Kellia de Oliveira does not know when she will be able to have a baby. Her husband is not in a hurry but mostly he does not have the means to provide for a child. “If I can’t buy a steak, I buy a hot dog, but my son could not go without milk,” he says. “How can I support a child with what we bring home?” Their household income makes them part of Brazil’s new middle class, or Class C. Although he normally earns about 1,100 reales ($450) each month, when he is unemployed – which is frequently – the couple ends up closer to Class D. About 100 million working-age Brazilians live on salaries like Kellia’s, salaries of about 724 reales ($300), or three times the minimum wage.
These men and women are the new social class of consumers who make up a decisive demographic in elections. Their purchasing power, a powerful economic engine, has set off domestic consumption and, over the last decade, it has revolutionized the profile of the middle-class Brazilian. He has a university education, access to technology, a bank account, and credit. He buys brand-name clothing and has invested in a car. Many of them, like Kellia, already own their homes.
Her salary as an assistant accountant in a small publishing house is a little higher than 1,600 reales ($660) if she does not take a vacation. Then, she becomes a woman with more money but with no time to spend it. Born in Ceará (northeast Brazil), Kellia does not know Río de Janeiro or most of the cities in São Paulo Province where she lives. She has spent very few weekends on the coast. Her schedule is strictly outlined on an Excel sheet. A leak at home or an unaccounted-for expense means falling into the red at a time when nothing can be paid for in cash. “I live on my credit card,” she says. “I work thinking about what I have to spend. On a monthly basis, I rarely have anything extra for emergencies.”
Kellia was raised in a small town where there was not even a school. Her current status is much better than what she herself expected a few years ago. Her parents, a laborer and a cleaner, never earned or will ever earn what she makes. Kellia is the youngest of four children and the first to get more than a basic education. “My mother is very proud of me,” she says, her own voice shaking with pride.
However, she frowns when asked about what economists call the paradox of the new Brazilian class – the social miracle that lifted 30 million Brazilians out of poverty and the bustling black market attributed to the government of former President Luiz Inácio Lula da Silva. “In the northeast, the Workers Party (PT) helped but here… I already voted for Lula. We trusted him to do something for the people. He did something but it was not enough after 12 years in the PT. He had the power to do much more in education, in health.”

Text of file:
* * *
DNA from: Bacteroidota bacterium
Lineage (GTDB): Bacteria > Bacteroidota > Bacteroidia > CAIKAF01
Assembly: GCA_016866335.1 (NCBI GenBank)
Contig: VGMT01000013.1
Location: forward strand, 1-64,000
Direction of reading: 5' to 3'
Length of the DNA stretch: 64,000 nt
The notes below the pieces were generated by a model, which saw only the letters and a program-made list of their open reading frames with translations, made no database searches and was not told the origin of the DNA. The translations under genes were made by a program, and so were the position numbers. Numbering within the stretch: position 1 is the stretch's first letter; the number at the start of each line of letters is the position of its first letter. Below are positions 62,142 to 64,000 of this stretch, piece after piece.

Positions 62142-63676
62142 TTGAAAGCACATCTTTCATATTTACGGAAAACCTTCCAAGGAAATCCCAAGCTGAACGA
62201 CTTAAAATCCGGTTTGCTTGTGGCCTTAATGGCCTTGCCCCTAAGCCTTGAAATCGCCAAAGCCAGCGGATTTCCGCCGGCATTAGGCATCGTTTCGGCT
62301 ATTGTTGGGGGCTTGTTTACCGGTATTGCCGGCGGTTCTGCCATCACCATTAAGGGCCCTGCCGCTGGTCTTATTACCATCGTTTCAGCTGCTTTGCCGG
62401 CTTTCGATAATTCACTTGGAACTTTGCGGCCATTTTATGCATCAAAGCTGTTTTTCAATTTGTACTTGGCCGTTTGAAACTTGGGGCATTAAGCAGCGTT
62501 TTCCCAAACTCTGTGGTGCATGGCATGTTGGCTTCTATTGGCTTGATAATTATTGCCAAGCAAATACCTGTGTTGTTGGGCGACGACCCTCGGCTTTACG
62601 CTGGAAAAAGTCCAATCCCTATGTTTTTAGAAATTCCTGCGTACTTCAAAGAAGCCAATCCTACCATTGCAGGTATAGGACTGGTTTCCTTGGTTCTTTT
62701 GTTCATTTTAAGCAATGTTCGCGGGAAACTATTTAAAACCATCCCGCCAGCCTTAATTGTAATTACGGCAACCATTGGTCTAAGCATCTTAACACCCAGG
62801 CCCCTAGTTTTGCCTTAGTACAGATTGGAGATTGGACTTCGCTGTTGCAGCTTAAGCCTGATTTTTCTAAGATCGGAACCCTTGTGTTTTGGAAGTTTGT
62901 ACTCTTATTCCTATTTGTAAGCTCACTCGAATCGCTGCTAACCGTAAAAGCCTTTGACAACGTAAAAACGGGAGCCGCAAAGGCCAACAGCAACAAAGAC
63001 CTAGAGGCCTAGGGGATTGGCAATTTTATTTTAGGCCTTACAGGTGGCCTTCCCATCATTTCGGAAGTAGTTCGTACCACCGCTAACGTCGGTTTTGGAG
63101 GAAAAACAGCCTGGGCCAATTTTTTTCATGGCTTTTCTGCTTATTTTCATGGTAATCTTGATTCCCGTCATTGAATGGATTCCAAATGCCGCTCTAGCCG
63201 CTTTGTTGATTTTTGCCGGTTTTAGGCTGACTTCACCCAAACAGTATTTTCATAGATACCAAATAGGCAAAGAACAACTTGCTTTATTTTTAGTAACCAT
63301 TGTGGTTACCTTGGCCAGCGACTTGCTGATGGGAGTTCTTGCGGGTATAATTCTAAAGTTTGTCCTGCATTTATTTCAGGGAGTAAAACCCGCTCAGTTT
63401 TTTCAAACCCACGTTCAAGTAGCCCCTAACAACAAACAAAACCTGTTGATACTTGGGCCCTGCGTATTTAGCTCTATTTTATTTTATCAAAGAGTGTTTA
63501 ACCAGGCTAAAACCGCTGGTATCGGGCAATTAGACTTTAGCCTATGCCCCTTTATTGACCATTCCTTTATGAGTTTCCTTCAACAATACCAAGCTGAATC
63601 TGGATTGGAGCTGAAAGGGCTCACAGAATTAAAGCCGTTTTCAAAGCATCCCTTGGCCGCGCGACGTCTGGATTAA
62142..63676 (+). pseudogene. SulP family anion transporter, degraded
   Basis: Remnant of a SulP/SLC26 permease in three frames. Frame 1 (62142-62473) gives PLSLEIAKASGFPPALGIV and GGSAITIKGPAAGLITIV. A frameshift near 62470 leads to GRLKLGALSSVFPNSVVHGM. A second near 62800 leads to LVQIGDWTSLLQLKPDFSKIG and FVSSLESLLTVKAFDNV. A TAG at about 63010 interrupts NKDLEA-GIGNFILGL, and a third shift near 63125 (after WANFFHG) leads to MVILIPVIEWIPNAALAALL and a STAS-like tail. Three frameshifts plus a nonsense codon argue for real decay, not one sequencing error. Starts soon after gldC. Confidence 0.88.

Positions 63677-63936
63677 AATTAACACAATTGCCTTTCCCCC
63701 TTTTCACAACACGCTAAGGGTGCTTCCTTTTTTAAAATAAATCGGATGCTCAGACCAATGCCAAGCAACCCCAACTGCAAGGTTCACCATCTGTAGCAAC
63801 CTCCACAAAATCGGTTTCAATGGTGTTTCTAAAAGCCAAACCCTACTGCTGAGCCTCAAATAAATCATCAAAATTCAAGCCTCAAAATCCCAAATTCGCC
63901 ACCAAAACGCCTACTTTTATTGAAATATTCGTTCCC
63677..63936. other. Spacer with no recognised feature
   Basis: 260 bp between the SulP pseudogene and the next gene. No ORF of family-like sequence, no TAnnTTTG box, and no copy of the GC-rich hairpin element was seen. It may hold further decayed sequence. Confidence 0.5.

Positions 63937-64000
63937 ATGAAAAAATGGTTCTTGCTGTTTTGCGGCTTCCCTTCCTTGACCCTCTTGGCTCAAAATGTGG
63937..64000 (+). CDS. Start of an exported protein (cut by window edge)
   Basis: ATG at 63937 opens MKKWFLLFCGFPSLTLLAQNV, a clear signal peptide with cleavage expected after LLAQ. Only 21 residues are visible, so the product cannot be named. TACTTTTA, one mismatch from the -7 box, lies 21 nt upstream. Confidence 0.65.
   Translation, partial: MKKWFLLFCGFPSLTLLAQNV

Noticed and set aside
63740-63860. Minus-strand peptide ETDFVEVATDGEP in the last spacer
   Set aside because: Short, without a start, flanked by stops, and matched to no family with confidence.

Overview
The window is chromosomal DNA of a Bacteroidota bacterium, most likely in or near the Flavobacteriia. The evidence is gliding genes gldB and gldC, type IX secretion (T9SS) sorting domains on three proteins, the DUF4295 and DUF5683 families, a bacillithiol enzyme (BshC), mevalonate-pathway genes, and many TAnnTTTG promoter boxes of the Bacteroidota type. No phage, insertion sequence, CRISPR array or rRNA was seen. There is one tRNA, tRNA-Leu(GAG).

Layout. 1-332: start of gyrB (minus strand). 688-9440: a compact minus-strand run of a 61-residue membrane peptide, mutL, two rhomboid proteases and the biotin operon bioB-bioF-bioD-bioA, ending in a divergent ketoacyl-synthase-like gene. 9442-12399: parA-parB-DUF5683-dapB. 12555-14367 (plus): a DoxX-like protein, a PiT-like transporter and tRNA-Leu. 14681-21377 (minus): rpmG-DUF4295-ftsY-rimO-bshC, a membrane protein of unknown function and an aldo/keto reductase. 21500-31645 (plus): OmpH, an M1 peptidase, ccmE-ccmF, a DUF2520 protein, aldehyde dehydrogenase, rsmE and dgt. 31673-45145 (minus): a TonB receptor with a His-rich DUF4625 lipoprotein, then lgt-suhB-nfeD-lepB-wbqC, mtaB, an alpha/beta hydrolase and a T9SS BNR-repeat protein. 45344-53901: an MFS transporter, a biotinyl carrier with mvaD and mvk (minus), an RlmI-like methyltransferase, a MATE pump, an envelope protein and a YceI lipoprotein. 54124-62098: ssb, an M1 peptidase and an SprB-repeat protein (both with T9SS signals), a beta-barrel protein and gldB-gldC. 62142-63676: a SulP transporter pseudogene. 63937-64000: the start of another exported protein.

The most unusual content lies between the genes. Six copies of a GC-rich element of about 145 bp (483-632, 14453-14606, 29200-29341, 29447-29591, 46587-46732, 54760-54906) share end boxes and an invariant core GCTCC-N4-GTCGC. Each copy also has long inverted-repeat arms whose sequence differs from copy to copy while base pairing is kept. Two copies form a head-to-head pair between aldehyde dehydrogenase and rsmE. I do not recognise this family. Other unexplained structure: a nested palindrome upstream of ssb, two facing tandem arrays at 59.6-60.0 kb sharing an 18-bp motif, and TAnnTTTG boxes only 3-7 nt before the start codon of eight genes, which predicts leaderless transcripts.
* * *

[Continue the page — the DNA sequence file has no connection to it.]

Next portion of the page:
“This segment of the population that the PT brought out of poverty and helped get work contracts and credit, is now beginning to look at other political alternatives – now that it has to pay taxes – and it’s looking to the right,” says Luiz Carlos Mendonça de Barros, economist and current director of the agency Questinvest. Mendonça de Barros was minister of communication under Fernando Henrique Cardoso.
Although Kellia is not leaning toward the right, she does not want to vote for PT again. As a Datafolha poll published on September 10 showed, President Dilma Rousseff’s party is losing support among Brazilians who earn two to five times the minimum wage per month. But the party is still leading among the poor.
“I already voted without knowing anything about the candidate or the platform, but now I ask myself, what are they offering me? Now I try to educate myself about what they are defending, from women’s rights to proposals on education and healthcare.”
Since the presidential candidates’ platforms are either undefined or open to changes, Kellia has no idea what to do with her vote on October 5.
Translation: Dyane Jean François